President Bush waved and gave a smile as he walked across the South Lawn of the White House early Friday afternoon, climbed aboard a Marine helicopter and took off for Camp David, the presidential retreat in the western Maryland mountains.
To some, the president's cheeriness might seem out of place with bombs falling on Baghdad and reports of Marine casualties.
But the president likes Camp David. He is far less confined there. And so, while White House aides insist that his mood is appropriately grave as the war intensifies, he permitted himself a smile as he shed the claustrophobia of 1600 Pennsylvania Ave.
The president's father took off for Camp David the weekend after launching the Persian Gulf War in 1991.
At the time, many questioned whether the president should leave the White House during war. The issue is rarely raised anymore.
"It's a nonissue," said Stephen Hess, a presidential scholar at the Brookings Institution, a Washington research organization. "The president today is totally wired. He is in constant and instant communication with anyone he needs to be in constant and instant communication with."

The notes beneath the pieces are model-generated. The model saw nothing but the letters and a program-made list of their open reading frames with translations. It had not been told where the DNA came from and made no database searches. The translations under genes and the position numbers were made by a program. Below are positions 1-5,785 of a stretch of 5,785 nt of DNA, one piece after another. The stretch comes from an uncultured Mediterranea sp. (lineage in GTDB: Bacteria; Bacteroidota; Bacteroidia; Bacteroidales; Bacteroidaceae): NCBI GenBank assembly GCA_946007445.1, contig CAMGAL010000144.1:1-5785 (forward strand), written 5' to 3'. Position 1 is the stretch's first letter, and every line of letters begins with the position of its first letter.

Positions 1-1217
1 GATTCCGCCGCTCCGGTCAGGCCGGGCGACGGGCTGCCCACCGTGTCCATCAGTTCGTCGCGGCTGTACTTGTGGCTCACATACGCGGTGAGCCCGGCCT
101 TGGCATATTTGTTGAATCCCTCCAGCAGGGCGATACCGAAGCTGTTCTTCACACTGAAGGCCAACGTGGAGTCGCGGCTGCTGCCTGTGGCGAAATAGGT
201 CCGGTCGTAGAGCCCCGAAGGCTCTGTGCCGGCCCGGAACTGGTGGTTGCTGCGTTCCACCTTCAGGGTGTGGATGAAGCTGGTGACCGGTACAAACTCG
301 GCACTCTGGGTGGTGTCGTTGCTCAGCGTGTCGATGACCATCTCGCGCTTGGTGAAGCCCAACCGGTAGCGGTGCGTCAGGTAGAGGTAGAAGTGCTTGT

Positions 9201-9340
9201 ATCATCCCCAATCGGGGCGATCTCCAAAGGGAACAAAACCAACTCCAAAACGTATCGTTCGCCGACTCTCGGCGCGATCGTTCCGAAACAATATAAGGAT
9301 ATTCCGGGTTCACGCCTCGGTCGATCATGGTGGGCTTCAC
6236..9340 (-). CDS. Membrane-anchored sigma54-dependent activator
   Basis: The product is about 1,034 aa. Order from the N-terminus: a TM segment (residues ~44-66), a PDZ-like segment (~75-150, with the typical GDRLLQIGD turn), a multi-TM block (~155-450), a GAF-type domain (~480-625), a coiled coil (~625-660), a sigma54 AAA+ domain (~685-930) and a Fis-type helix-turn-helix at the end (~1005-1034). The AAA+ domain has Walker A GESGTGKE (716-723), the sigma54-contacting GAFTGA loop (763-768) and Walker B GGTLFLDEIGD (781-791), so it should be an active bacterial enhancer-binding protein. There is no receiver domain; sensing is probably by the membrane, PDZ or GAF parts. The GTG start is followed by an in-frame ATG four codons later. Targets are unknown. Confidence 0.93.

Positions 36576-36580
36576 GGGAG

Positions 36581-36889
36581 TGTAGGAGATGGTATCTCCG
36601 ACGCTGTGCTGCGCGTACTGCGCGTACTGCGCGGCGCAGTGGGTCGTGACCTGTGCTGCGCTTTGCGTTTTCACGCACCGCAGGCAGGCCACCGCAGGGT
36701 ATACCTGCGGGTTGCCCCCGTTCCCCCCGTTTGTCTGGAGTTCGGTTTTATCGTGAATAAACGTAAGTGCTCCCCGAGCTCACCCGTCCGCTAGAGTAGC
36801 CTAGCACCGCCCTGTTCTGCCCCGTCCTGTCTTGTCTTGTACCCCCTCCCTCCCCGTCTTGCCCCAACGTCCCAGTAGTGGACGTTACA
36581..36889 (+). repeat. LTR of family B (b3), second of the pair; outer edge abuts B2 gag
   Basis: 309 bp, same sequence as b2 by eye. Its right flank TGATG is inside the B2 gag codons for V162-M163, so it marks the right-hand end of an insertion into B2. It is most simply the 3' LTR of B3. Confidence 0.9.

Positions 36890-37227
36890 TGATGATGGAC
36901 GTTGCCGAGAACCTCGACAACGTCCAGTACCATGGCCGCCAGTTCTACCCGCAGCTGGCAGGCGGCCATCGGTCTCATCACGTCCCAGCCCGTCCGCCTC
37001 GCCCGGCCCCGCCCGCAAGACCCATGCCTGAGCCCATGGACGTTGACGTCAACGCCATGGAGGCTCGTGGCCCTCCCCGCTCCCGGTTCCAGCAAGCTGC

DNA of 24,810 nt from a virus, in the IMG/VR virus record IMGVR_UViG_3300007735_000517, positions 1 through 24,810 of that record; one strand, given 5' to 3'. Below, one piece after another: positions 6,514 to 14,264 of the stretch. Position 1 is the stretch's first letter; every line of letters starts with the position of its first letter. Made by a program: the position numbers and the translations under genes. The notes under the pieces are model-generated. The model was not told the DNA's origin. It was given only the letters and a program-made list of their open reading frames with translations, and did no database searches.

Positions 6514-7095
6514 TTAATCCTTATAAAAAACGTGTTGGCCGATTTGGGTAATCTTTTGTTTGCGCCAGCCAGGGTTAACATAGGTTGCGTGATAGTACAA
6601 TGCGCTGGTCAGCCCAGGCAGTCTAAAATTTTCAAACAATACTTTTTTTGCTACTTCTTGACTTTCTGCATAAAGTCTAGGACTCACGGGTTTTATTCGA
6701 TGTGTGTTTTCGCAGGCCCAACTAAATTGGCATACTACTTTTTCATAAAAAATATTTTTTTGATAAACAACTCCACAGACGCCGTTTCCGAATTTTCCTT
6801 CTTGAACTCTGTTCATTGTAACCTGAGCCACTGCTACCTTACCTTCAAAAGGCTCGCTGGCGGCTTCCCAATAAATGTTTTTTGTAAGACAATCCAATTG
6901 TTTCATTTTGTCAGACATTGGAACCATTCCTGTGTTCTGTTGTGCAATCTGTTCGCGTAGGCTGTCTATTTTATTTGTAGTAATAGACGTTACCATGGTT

Bush plans to hold a meeting of his "war council" today at Camp David with most of his top advisors -- some in person, some via a sophisticated video-conferencing system. A few will spend the weekend in one of the compound's many guest cabins.
In other words, Bush will be consulting with the same tight circle of advisors he relies on at the White House: Vice President Dick Cheney, national security advisor Condoleezza Rice, Secretary of Defense Donald H. Rumsfeld, Secretary of State Colin L. Powell and White House Chief of Staff Andrew H. Card Jr.
"Anything he can do at the White House, he can do there" at Camp David, said National Security Council spokesman Sean McCormack.
As war was launched this week, aides say, Bush kept to most of his personal routines -- working out daily in his personal gym and sticking to his regular health-conscious diet.
"In these type of times he becomes even more disciplined than usual," a senior White House official said.
During the Gulf War, many believed that President George H.W. Bush, by taking off for Camp David after the bombing began, was trying to send a message to Saddam Hussein that he was confident of victory.
White House Press Secretary Ari Fleischer insisted that this President Bush is not trying to send a similar message.
"There's no message being sent to anybody in Iraq," Fleischer said. "I suggest to you [that] the president is following his normal routine."